An excerpt from an article by Chris on faithstreet.com.
For the last 25 Good Fridays, our community has prayed the Stations of the Cross outside the gates of the U.S. Naval Sub Base in Groton, Connecticut. The Sub Base is home to a fleet of nuclear submarines and a museum glorifying the first nuclear submarine, the U.S.S. Nautilus, and the missiles it threatened humanity with.
As we walk this modern Via Dolorosa, we recall how Christ continues to be crucified today. In years past, we prayed for Christ crucified by drones strikes, Christ scourged by water boarding, Christ crucified by Shock and Awe, Christ crucified by poverty because we have not heeded president Eisenhower’s warning and have not only picked guns over butter, but bombs over bread.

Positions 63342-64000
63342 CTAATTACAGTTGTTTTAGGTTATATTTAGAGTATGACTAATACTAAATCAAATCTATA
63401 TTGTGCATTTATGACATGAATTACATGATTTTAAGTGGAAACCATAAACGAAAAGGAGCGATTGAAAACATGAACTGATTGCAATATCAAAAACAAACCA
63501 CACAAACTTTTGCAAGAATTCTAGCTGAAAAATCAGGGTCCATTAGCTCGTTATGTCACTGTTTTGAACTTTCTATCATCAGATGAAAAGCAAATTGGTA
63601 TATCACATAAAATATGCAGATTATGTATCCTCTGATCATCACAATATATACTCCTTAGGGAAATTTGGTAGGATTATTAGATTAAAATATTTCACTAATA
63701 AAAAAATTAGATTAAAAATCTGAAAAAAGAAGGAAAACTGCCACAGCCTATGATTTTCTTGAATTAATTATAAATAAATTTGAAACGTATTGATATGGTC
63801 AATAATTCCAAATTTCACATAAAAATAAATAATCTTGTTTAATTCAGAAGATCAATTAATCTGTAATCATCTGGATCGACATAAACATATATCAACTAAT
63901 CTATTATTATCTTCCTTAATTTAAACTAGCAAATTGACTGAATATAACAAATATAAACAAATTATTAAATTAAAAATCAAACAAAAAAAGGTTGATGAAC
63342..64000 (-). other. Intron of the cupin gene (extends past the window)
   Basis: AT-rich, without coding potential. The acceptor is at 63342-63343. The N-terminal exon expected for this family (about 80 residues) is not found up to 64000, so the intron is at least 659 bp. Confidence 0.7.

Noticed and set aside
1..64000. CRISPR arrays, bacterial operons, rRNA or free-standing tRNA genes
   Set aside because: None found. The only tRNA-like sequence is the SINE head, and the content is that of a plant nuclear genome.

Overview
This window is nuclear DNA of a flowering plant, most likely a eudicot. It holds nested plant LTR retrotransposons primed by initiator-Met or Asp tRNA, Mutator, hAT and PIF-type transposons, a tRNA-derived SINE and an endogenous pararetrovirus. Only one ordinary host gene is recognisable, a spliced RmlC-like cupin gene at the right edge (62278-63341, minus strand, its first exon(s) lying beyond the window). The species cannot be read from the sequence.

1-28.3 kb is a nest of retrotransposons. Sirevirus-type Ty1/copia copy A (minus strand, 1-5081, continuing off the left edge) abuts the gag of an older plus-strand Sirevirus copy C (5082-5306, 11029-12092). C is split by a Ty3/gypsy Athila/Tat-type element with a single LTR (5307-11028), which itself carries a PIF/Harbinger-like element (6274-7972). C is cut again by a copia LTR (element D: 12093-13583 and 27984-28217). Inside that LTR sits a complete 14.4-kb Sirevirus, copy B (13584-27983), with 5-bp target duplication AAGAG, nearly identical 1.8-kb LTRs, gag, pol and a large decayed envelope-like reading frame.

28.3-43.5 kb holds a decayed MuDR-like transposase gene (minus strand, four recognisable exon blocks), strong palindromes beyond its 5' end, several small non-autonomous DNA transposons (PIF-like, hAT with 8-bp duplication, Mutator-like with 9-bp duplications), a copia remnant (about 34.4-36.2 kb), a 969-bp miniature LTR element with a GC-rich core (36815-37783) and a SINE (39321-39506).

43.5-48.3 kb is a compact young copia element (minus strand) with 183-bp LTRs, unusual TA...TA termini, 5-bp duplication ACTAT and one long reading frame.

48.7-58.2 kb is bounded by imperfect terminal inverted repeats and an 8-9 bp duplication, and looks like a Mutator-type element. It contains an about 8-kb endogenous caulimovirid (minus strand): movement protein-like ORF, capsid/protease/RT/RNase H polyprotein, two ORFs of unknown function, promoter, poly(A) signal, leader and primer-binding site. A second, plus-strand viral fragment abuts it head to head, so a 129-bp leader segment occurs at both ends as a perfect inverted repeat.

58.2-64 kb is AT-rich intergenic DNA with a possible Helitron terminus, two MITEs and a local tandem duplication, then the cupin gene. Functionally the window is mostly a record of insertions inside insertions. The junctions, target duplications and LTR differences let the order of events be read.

Over the years our prayers have sometimes included nonviolent acts of civil disobedience. I have been arrested at the Sub Base and at Electric Boat, where these weapons of mass destruction (dubbed “ovens without walls” by retired Catholic archbishop of Seattle Raymond Hunthausen) are built, many times — as has my wife and my late mother-in-law (a WWII vet).
This past Good Friday we decided to pray for Christ crucified disguised as black men and women who have been killed by the police.
All this getting arrested has led to our having something of a relationship with officers from the local police force. Spending hours in the back of a cruiser or in a holding cell with a cop who’s curious as to why I would get arrested with my 75-year-old mother-in-law. Turns out, that’s a rather conducive atmosphere for testifying about faith, about believing that only God can protect us, about the imminent threat these weapons pose to world peace, and about our affirmative moral obligation to say “no” before they are ever used, again.
Read the full article at faithstreet.com.